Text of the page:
If you have a dog you probably have a fear that they will get fleas. Fleas are busy little insects, once your dog has them they pass easily to other pets or humans in the household. You don’t want your dog to get fleas and you most certainly do not want to get them but, would you be able to detect fleas on your dog? The earlier you catch them, the better, so it is important to know the signs. But first, it is important to know who is more prone to getting fleas, which PetMD elaborates on, “Fleas and ticks pose more of a problem for dogs and cats in certain parts of the United States than in others. A climate where the environment is warmer and more humid allows populations of fleas and ticks to explode, causing serious health concerns for the cats, dogs, and humans in these locations.The distribution of certain tick and flea species varies depending on an area’s climate. Climates that experience colder winter seasons get some respite from dealing with ticks and fleas for a few months during the year, while hot, dry climates are less hospitable for fleas and ticks year round… Even if you live in an area of the U.S. that may not be known for having large numbers of fleas and ticks, your pet may still benefit from preventive medications. Your veterinarian can give you the best advice as to your pet’s risk for flea infestation or tick-borne diseases.” Did you know that fleas can consume 15 times their own bodyweight in blood? This is not only disgusting but concerning; it can mean that your dog or you may develop anemia. Further, some dogs or humans can have allergic reactions to flea bites. Because of these reasons, it is important to know the signs and symptoms of fleas so that, should you spot them, you can take your dog to the vet immediately and begin receiving treatment to rid your dog (and/or yourself) of fleas.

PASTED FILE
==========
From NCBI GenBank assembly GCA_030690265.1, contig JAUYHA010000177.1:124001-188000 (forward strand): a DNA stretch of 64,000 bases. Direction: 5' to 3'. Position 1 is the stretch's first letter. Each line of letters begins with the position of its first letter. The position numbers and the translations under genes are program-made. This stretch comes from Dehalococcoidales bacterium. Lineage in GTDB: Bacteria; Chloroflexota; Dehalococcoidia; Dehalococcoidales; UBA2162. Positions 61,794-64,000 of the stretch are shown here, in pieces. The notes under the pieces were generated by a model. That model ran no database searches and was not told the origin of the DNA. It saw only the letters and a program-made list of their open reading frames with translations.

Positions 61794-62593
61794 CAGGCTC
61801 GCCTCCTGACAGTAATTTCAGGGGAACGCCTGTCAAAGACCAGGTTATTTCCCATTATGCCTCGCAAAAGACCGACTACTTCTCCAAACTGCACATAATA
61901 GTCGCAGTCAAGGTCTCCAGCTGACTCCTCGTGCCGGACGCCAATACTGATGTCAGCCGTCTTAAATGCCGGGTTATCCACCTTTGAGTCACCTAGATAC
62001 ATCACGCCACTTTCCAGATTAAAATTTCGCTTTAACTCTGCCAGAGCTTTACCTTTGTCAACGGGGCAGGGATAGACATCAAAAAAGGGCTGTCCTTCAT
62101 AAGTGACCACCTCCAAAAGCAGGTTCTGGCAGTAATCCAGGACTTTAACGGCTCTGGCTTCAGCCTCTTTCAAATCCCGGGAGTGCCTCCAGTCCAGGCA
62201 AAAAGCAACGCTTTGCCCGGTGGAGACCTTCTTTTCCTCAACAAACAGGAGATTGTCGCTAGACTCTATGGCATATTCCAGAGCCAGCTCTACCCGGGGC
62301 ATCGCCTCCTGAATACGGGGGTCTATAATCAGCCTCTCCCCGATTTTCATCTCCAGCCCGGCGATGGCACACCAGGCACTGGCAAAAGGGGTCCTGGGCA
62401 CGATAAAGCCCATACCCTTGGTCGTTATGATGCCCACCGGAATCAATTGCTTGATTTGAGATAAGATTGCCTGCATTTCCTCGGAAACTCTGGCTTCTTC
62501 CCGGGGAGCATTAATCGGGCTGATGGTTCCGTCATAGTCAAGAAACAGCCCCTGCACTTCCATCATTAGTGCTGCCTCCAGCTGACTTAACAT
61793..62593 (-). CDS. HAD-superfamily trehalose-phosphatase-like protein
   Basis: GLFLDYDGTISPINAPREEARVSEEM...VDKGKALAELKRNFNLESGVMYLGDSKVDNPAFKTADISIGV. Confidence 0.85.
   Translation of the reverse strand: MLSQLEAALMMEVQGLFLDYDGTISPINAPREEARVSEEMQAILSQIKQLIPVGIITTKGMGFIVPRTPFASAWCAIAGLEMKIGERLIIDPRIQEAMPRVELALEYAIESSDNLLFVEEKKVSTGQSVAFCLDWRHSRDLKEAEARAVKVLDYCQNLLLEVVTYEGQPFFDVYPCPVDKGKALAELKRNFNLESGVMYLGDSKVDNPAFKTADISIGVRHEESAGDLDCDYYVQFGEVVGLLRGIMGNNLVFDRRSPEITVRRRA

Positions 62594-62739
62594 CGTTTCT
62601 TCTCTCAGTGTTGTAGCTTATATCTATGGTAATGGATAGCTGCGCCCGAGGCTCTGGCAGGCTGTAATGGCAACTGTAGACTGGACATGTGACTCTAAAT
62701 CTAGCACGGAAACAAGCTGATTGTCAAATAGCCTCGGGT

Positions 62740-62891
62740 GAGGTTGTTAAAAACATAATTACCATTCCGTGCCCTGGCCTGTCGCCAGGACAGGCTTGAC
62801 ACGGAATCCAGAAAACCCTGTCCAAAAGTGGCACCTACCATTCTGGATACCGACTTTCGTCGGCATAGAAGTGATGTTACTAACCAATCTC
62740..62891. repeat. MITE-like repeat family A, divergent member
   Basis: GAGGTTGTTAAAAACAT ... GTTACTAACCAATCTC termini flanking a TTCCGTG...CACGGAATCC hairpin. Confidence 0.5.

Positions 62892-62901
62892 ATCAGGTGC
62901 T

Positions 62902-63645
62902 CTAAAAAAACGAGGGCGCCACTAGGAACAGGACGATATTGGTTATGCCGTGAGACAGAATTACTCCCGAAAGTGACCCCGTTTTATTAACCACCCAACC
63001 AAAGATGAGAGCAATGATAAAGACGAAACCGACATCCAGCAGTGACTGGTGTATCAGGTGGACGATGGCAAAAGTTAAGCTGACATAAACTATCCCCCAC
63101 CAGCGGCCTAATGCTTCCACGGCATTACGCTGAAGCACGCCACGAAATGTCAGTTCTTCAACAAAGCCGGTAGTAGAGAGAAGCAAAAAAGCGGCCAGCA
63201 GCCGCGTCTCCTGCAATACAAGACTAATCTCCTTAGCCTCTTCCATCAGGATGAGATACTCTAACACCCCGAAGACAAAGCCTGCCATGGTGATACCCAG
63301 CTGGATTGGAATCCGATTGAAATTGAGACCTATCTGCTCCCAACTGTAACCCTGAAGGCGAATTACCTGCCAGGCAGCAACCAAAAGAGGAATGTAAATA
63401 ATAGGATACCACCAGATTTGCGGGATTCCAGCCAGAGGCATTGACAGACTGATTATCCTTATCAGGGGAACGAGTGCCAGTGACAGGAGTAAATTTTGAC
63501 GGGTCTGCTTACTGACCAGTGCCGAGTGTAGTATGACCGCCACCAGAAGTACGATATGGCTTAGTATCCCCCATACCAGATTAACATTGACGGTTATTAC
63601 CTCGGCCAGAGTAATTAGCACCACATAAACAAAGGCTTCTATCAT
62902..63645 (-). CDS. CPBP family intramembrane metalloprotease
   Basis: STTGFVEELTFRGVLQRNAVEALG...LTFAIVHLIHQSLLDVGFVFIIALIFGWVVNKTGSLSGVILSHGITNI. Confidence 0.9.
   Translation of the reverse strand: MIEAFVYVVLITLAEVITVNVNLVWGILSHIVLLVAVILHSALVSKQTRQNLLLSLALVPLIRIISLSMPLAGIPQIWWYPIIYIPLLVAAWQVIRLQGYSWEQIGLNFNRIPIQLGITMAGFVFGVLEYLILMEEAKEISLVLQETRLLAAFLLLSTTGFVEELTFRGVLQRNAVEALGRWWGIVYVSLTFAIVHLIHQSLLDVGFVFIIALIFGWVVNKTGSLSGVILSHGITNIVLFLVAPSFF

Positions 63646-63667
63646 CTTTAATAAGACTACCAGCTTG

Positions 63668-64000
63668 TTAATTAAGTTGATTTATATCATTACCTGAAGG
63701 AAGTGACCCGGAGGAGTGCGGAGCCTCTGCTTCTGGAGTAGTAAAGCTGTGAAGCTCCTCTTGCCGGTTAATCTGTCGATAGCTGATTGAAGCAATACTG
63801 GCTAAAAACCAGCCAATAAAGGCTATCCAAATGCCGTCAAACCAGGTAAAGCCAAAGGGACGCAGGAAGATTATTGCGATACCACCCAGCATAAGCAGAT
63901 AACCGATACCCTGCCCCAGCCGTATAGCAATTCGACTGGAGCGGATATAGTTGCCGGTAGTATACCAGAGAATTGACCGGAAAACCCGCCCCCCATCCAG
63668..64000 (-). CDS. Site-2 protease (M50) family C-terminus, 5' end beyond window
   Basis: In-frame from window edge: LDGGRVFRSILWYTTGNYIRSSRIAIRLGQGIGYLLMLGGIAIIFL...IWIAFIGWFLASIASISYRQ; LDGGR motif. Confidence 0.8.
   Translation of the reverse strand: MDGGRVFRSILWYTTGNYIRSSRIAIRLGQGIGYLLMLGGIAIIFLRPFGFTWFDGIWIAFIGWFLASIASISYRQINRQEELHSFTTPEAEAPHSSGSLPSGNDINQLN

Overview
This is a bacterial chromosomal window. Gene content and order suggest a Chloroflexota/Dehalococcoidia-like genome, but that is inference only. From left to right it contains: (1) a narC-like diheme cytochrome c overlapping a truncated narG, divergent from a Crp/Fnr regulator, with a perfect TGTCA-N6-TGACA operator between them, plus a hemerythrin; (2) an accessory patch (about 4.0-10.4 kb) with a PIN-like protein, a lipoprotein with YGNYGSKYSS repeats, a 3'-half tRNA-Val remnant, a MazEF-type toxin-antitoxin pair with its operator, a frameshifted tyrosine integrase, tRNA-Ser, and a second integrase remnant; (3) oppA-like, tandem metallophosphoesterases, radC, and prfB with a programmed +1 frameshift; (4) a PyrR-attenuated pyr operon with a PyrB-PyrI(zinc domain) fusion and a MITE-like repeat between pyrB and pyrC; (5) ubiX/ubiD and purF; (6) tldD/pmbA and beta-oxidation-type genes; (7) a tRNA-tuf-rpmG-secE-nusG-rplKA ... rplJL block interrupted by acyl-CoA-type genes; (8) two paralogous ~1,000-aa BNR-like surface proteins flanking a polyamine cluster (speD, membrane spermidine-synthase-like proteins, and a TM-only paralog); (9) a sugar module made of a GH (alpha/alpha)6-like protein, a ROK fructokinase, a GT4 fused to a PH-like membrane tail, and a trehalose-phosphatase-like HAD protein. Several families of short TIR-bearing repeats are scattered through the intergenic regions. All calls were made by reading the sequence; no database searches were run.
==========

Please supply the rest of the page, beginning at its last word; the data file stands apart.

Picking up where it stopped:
- Itching, scratching or chewing coat (tends to be excessive, not just an occasional scratch here and there)
- Hair loss (as a result of an allergic reaction to fleas or from frequent scratching/chewing)
- Flea dirt (small “pepper like” spots on skin, which is actually flea feces an dried blood)
- Pale gums (a common sign of anemia)
- Flea eggs (on dog or where dog commonly lays or sleeps)